WEST PALM BEACH (CN) – The brother of a boy whose stepfather massacred his family says police and the Florida Department of Children and Families should have prevented the killings, which were preceded by 34 police calls to the dysfunctional home.
Patrick Dell killed his estranged wife and four of her children in her home, wounded another child and then killed himself in September 2010. Dell did not kill the two children he had with Natasha Whyte-Dell, who were in the home. Dell’s wife had obtained a restraining order against him, but he continued to assail her with vicious taunts before he killed her.
Dell, 41, killed Natasha Whyte-Dell, 36, and four of her children: Javon Nelson, 11; Daniel Barnett, 10; Bryan Barnett, 14; and Diane Barnett, 13. Ryan Barnett, 15, was wounded.
Now Javon’s half-brother, Leroy Nelson Jr., has sued the Florida Department of Children and Families and the City of Riviera Beach, in Palm Beach County Court.
“Nelson Jr. is the one we felt was the most appropriate to be Javon’s personal representative,” Nelson’s attorney Vincent Miller told Courthouse News in a telephone interview. “It was a family decision and something I didn’t ask about.”
Before the massacre, “a long, deep history of domestic violence permeated the Dell home,” the complaint states.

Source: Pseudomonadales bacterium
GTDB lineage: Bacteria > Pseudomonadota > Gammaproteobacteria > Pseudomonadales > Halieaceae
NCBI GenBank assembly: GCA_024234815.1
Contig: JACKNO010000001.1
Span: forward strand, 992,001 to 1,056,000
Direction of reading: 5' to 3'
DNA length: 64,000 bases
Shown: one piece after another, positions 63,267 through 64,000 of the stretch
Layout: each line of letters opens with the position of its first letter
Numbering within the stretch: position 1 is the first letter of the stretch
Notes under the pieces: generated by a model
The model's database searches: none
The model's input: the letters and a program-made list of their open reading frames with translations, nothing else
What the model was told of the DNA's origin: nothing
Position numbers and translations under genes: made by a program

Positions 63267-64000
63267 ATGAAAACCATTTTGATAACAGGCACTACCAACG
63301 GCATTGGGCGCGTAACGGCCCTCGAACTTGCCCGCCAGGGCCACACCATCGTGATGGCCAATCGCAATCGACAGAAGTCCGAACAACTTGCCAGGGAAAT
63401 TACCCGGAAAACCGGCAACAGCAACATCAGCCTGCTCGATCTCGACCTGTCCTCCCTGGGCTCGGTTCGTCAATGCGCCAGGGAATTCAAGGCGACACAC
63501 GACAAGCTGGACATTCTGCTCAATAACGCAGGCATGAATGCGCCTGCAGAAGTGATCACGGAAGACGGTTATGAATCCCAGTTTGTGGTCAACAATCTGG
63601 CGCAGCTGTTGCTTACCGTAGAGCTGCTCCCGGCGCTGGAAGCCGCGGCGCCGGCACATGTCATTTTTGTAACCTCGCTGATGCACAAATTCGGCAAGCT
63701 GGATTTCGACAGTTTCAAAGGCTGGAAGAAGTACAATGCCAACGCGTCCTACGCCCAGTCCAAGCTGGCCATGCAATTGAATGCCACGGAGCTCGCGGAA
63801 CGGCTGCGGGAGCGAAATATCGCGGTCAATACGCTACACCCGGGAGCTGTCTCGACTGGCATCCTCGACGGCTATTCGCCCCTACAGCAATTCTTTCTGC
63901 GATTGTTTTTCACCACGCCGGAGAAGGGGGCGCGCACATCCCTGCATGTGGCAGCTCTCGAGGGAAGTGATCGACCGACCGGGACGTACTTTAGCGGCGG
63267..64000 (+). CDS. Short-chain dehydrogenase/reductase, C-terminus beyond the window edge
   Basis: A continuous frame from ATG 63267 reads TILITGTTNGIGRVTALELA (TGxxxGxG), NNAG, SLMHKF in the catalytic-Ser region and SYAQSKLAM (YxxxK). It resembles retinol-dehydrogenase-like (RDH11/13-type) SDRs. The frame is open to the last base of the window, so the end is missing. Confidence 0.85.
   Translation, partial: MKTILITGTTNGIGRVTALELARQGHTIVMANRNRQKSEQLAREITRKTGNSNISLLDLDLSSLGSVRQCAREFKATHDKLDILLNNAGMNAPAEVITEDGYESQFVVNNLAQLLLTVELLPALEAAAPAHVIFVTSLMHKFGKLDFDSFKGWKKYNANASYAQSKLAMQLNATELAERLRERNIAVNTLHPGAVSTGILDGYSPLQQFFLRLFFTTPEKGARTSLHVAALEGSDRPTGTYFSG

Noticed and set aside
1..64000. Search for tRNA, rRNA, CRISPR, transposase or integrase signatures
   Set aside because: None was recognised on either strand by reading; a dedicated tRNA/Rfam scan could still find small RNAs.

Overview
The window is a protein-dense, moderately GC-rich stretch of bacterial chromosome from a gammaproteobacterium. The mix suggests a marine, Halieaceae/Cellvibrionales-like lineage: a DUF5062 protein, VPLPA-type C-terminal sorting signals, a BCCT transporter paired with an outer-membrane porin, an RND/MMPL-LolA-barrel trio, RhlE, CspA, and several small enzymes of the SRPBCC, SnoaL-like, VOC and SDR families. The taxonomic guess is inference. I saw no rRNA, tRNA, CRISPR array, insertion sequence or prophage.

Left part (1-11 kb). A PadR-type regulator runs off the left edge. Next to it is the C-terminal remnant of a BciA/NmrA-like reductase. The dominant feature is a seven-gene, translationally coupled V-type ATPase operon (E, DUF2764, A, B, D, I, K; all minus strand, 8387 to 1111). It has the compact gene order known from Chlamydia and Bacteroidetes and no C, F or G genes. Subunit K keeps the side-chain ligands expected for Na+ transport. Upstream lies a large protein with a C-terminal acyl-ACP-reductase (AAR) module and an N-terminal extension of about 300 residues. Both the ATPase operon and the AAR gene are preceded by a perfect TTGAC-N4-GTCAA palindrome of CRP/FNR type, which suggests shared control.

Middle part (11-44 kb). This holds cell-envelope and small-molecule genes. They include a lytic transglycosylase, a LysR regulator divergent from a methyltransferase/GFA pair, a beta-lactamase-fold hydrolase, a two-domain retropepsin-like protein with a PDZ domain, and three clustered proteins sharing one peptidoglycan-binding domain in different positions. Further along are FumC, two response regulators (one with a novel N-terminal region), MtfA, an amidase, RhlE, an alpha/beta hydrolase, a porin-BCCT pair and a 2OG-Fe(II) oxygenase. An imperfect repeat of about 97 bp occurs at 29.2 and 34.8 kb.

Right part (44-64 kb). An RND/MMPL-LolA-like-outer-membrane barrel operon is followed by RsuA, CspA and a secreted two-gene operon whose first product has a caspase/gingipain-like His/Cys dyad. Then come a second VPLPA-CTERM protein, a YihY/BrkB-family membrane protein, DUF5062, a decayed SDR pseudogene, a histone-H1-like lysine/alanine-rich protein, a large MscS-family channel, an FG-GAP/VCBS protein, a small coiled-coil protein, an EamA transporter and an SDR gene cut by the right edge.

Police had been called to the home 34 times in the 4 years before the slaughter, and “despite clear evidence of violence taking place within the home, the Riviera Beach Police Department did nothing,” the complaint states.
“Out of the thirty four (34) Riviera Beach Police responses to the Dell home, eleven (11) of those police responses were for domestic disturbances. On two (2) of these domestic disturbance calls, Patrick Dell was forcibly and violently breaking into the Dell home. On one (1) of these domestic disturbance responses, Natasha advised the Riviera Beach Police that her child’s face had been stomped,” according to the complaint.
Dell slashed his wife’s tires, “charged at Natasha with a knife,” told her “you will be going to the morgue,” and Natasha told Riviera Beach police “that the incidents of violence with Patrick Dell have been increasing and that this incident put her in fear for her life.”
After Dell was arrested and charged with aggravated assault with a deadly weapon and criminal mischief, for the knife attack of Dec. 20, 2009, the Department of Children and Families began investigating the conditions in which the children were living.
Leroy Nelson Jr. says: “DCF’s investigation, conclusions, and resulting actions were woefully inadequate.”
The complaint states: “DCF completed an inadequate initial in-home safety assessment, erroneously stating that there is no pattern of continuing and/or increasing frequency of incidents, either reported or unreported; that both parents have demonstrated a willingness to protect victims from any possible harm; that despite the incident which led to this matter, the parents are working on reconciling their relationship and seem to have a relationship that supports their ability to properly care for the victims; that both parents demonstrated adequate comprehension and problem solving skills; and that Natasha and Patrick Dell have demonstrated a willingness and ability to follow through with current or prior actions, referrals, and/or service.